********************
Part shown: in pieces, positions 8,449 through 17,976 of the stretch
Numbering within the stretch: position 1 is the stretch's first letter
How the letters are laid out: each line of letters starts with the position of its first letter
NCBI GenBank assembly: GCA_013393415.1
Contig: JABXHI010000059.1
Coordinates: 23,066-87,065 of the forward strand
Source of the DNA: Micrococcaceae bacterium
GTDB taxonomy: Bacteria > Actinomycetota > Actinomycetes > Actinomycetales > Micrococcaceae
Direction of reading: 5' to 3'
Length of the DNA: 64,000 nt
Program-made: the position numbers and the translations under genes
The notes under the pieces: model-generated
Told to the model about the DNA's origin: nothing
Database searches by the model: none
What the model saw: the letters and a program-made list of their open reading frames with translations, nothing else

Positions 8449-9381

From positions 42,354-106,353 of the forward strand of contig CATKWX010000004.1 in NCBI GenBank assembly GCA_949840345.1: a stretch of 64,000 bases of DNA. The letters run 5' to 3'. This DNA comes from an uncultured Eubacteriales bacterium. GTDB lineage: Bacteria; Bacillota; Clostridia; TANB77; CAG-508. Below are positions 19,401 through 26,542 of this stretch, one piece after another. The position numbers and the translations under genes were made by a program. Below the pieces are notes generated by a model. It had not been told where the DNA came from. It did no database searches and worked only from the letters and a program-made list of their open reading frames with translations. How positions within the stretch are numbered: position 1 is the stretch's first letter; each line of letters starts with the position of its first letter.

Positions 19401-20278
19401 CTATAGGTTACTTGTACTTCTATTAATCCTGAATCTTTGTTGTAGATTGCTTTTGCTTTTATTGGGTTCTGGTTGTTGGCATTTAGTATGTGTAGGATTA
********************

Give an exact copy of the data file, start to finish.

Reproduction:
Part shown: in pieces, positions 8,449 through 17,976 of the stretch
Numbering within the stretch: position 1 is the stretch's first letter
How the letters are laid out: each line of letters starts with the position of its first letter
NCBI GenBank assembly: GCA_013393415.1
Contig: JABXHI010000059.1
Coordinates: 23,066-87,065 of the forward strand
Source of the DNA: Micrococcaceae bacterium
GTDB taxonomy: Bacteria > Actinomycetota > Actinomycetes > Actinomycetales > Micrococcaceae
Direction of reading: 5' to 3'
Length of the DNA: 64,000 nt
Program-made: the position numbers and the translations under genes
The notes under the pieces: model-generated
Told to the model about the DNA's origin: nothing
Database searches by the model: none
What the model saw: the letters and a program-made list of their open reading frames with translations, nothing else

Positions 8449-9381

From positions 42,354-106,353 of the forward strand of contig CATKWX010000004.1 in NCBI GenBank assembly GCA_949840345.1: a stretch of 64,000 bases of DNA. The letters run 5' to 3'. This DNA comes from an uncultured Eubacteriales bacterium. GTDB lineage: Bacteria; Bacillota; Clostridia; TANB77; CAG-508. Below are positions 19,401 through 26,542 of this stretch, one piece after another. The position numbers and the translations under genes were made by a program. Below the pieces are notes generated by a model. It had not been told where the DNA came from. It did no database searches and worked only from the letters and a program-made list of their open reading frames with translations. How positions within the stretch are numbered: position 1 is the stretch's first letter; each line of letters starts with the position of its first letter.

Positions 19401-20278
19401 CTATAGGTTACTTGTACTTCTATTAATCCTGAATCTTTGTTGTAGATTGCTTTTGCTTTTATTGGGTTCTGGTTGTTGGCATTTAGTATGTGTAGGATTA